Throwing Down the Gauntlet

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My body has thrown down the gauntlet. My thighs, hips and tummy are challenging me to grow up. I am fighting it the entire way.

I am pretty lucky. Through my teens and twenties, when I gained weight, the fat cells, like little mounds of dimpled orange skin, distributed themselves evenly over my body. I was pretty happy with my body. Okay dokey.

Hah. Until I hit 30. Then the dimples hit the fan. The fan directed them to my thighs.

“What the hell is this?” I said.

“Ah aging,” said my husband.

“No but it wasn’t there yesterday … “

“Yeah it was. Get over it. Let’s get brunch,” said my good chunk younger husband.

Still my butt was a rounded curve. My tummy was flat and firm – a six-pack when I was working out regularly.

Then I hit 40. My ass fell. Where did it go? It fell downward. Gravity took a bite. I asked an anesthesiologist for plastic surgeons about my flat butt. He looked at me.

“Not too bad. You’ve lost too much fat.”

“Huh?” I said. “I weigh the same as I did in high school.”

“You lost the fat pad at the top of your hips that keeps your butt high,” he said.

Good grief. Now I need a certain amount of fat to keep my butt in place. This is a bad joke.

I made peace with my thighs and butt. I decided ‘body peace’ beat becoming a gym bunny, perpetually obsessed with how I looked and unable to eat a Starbuck’s Morning Bun.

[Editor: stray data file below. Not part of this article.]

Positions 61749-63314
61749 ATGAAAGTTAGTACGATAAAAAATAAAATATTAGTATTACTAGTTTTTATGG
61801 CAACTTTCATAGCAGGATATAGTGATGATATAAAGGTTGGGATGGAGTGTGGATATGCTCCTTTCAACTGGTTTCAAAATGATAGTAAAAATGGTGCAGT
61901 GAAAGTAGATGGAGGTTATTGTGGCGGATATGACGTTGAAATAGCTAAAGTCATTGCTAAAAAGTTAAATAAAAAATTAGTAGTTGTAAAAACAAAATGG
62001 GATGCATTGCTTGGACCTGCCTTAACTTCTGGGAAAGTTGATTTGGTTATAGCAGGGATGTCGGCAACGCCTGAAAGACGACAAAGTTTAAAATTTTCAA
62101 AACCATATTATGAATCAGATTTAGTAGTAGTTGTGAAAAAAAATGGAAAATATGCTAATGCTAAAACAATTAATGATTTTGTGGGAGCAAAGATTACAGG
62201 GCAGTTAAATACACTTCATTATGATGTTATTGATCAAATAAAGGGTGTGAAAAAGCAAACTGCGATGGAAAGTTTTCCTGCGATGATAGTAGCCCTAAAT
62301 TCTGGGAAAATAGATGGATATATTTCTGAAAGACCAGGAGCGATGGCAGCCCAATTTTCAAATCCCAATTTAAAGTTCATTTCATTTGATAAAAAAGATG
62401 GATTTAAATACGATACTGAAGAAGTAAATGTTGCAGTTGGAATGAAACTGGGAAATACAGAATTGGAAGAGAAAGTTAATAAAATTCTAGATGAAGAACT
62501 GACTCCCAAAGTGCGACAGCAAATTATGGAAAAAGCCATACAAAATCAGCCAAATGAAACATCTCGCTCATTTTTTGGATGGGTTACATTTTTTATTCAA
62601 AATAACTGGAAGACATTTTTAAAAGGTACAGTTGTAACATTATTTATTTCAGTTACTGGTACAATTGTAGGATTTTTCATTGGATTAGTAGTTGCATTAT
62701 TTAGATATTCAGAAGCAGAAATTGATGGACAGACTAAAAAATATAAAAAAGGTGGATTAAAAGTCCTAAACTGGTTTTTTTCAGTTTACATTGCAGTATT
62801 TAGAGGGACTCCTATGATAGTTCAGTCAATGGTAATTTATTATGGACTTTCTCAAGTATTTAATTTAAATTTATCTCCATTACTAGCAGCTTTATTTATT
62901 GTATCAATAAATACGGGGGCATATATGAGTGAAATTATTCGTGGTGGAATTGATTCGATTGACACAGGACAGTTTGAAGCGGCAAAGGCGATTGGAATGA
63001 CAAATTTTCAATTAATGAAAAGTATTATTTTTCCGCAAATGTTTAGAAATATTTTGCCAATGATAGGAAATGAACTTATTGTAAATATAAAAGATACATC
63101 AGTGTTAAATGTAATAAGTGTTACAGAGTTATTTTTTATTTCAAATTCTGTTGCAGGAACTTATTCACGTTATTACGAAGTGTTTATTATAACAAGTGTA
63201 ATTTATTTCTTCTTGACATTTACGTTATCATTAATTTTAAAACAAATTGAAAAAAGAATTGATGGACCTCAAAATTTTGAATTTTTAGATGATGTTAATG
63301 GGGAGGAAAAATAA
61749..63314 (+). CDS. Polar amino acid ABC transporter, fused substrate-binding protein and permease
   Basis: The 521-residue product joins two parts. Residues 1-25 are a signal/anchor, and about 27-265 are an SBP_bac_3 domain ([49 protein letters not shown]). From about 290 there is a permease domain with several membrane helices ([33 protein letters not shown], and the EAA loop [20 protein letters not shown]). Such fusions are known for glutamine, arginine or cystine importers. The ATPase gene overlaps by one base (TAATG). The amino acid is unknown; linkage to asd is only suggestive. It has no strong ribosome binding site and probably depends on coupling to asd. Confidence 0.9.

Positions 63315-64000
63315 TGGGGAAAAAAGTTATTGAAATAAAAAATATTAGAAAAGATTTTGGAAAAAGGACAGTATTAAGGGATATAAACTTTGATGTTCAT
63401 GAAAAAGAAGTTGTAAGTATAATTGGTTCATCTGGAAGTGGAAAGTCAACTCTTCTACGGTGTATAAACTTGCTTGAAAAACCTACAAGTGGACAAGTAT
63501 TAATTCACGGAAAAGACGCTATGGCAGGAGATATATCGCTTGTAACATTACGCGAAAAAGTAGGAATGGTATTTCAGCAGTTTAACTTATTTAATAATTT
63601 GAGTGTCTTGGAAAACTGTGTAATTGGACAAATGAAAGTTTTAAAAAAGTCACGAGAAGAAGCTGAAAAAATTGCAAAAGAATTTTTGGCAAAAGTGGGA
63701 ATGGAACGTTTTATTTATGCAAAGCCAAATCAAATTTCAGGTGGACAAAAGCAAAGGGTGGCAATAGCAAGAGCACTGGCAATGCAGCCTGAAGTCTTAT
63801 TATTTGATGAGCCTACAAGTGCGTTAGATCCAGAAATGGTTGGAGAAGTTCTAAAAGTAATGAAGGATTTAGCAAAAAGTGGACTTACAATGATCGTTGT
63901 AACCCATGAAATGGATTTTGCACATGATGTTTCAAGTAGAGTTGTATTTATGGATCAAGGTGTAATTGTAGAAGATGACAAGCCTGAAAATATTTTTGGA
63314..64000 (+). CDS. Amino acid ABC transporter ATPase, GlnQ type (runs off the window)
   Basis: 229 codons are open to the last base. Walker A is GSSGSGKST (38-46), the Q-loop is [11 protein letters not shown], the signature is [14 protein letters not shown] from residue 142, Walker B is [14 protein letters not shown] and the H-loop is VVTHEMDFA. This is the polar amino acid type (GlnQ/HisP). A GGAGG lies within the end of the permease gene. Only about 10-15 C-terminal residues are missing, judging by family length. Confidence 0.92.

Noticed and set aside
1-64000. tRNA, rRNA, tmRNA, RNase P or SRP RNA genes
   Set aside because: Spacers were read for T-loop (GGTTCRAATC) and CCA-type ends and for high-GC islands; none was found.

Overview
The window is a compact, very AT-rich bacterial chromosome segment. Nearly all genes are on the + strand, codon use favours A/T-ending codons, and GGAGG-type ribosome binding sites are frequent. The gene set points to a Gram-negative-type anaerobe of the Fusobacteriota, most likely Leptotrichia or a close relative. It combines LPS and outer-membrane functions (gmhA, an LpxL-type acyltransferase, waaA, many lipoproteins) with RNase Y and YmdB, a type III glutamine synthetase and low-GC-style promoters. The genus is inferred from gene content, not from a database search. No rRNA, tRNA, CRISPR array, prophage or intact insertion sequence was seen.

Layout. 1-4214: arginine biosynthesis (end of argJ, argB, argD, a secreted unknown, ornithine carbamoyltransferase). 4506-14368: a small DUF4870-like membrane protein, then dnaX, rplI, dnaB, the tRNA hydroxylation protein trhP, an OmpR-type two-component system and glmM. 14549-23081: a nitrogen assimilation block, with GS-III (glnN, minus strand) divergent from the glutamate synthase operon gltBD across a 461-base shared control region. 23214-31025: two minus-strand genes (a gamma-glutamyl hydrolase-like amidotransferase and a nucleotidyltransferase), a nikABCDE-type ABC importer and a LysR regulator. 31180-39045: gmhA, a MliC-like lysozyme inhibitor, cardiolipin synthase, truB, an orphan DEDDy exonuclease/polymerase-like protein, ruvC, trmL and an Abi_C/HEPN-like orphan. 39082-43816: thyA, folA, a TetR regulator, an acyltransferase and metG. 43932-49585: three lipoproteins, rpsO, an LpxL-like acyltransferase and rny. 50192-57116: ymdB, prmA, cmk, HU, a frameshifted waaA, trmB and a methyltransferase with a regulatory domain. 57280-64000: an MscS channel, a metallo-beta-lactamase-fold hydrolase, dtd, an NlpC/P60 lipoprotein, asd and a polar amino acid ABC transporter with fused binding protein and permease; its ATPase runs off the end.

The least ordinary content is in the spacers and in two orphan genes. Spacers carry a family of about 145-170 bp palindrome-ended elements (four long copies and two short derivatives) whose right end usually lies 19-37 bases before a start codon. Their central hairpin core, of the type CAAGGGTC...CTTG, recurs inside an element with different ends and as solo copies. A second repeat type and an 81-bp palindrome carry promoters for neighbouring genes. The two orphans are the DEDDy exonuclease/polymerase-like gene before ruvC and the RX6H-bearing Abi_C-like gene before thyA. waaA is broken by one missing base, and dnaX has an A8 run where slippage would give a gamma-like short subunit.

In my 50s, teaching 6 to 12 yoga classes a week kept me too busy to ruminate about my changing body. I would say to myself, “I am strong. My body is strong.” I learned to love my body. There’s nothing quite like wearing yoga clothes four or five times a week to get comfortable, even oblivious, to fat. I learned to love the different body shapes of the women and men in my classes.

Bodies became fantastic objects – I know we hate that word but the changes to my body feel less and more personal now. Bodies are capable of beautiful movements, showing our feelings, receiving information, and exchanging pleasure.

Two surgeries, four debridements, thirteen types of painkillers, and five months of antibiotics later, I am six months into a period of enforced rest with a prescription for minimal movement and medications that trigger sugar cravings. I have gained weight on my thighs, ass, and tummy. I have a fluffy tummy. Not flat. To add insult to injury, I have wavy arms. Ick. I had to reassess my self-concept.

“Crap,” I said to a friend.

“Crap yourself. You’re healing from the surgeries. Make peace with your body,” she said with an “I’m-not-putting-up-with-this” attitude.

We were perusing the Spanx aisle of the department store. “Aren’t these just light weight girdles?”

“Yep. I remember them from my teens,” she said.

“Holy crap. I remember my mom trying to get me to wear one. Fuck. I felt like a sausage with stuffing come out each end.”

“Well that sounds uncomfortable. Don’t buy one,” she said.

She’s so smart.

So I didn’t buy the Spanx girdle and the funny thing is, yesterday I picked up my body’s gauntlet.

As long as I am living, I will need to have a relationship with my tummy, hips, thighs, and arms – my body. In whatever shape they are. With however much I am fat or not fat. Dimpled thighs, flattened butt, fluffy tummy, and wavy arms, my whole body with its increase in fat, fat cells, cellulite, is mine. I own my shape.

You out there – I’m tossing you the gauntlet …